Shawn did great in the duathlon and I'm hoping to keep improving on my swimming abilities for future triathlons. What a great feeling to have trained and finished successfully. It's all about actively living life. There is just so much out there to experience. Rain or shine, it's all grand.

Ride on folks!

-Michelle

Friday, June 4, 2010

Reflection and Refocusing

Friday, June 4, 2010

Some recent events and discoveries are requiring me to slow down and reflect on many different things on many different levels.  I guess you could say I have been forced to stop and smell the roses.  While I will not be partaking in this weekend's Blue Lake Tri as Michelle and her husband will be (and as my plan and training has worked toward) but I will definitely be cheering them on in spirit!   

I leave you with this...

We Are a Part of the Earth

...the earth's swift rivers, the silent footsteps of spring, the sparkling ripples on the surface of the ponds, the bright colors of the birds.  We are a part of the earth and it is a part of us. - Chief Seattle (c. 1790-1866)

We Belong to Each Other

We may wonder whom can I love and serve?  Where is the face of God to whom I can pray?  The answer is simple.  That naked one.  That lonely one.  That unwanted one is my brother and my sister.  If we have no peace, it is because we have forgotten that we belong to each other.  -Mother Teresa (1910-1997)

Tuesday, June 1, 2010

More Adventures in Open Water Swimming

There I was, back at the lake again. It was cloudy and cold, but calm. The water was glass. I had a friend with me who was a very competent swimmer. She left it up to me as to where and how far we would swim. I decided on a couple warmup loops close to shore before heading across the lake. It was a quarter mile swim across and I felt strong and relaxed this time, if not especially speedy.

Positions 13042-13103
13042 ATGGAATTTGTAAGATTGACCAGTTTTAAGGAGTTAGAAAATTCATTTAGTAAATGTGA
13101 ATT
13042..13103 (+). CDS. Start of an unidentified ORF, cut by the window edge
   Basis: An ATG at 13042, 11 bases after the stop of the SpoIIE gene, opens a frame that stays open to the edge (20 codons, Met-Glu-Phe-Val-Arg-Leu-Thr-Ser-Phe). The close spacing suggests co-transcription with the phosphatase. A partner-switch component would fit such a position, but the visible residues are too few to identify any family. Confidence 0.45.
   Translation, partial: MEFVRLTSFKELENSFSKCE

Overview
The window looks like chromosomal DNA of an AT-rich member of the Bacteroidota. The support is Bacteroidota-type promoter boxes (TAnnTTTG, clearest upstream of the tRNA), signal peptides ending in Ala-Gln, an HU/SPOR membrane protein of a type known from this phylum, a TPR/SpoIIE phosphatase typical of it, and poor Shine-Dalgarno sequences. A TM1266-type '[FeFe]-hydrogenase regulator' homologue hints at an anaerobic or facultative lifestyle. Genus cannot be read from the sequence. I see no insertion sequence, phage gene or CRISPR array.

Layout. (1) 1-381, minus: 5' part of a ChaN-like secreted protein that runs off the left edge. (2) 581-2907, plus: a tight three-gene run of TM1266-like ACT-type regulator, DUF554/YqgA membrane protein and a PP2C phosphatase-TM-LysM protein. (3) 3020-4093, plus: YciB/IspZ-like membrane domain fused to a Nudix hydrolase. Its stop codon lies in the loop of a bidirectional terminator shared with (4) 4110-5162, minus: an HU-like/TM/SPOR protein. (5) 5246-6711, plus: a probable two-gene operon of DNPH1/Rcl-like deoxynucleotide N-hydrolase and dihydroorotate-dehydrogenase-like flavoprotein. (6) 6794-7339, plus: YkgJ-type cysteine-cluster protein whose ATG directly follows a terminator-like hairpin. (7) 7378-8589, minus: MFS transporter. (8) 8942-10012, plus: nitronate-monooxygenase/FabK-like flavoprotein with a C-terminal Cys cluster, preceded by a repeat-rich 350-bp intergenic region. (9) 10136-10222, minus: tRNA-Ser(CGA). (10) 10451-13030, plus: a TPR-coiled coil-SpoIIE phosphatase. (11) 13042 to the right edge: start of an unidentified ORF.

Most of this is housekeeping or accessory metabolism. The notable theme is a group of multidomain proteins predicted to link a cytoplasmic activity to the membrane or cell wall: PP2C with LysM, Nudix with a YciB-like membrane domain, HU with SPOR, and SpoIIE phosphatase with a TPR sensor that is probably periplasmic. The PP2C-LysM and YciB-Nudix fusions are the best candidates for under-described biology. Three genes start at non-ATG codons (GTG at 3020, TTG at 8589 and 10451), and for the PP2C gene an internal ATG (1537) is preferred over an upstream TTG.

After arriving at our destination, we chose another point to swim to further up the lake, adding another quarter mile. I arrived at our second resting spot feeling good and so with encouragement from my buddy, we decided to swim the full half mile straight back to the swim beach where we had originally started.

The trickiest part of this portion was sighting. The beach was a long way off and at one point I looked up and realized I was swimming in a circle! Yikes. Redirect. This was followed by a bit more zigzagging by both of us until we reached the shore. I'm not sure how much we added on to the distance by swimming slalom, but I finished feeling strong and picked up the pace for the final 100 meters.

I DID IT!!! I swam a whole mile in the lake. Our last half mile took us twenty minutes,well, really me, because my friend kept getting ahead of me and then swimming back. If I can keep up that pace for the swim portion of my upcoming triathlon I will be out of the water in a reasonable forty minutes, with my legs still fully rested, as I have given up using my kick at all. I can do the whole swim without kicking at all due to all the balance drills I have been practicing using the Total Immersion drill series. In the end, that is what has brought me to the place where I can comfortably swim a full mile without tiring. If I keep it up, I know I will eventually get faster. An added benefit is that my legs will be fully ready to cycle and run, which are my strong suits.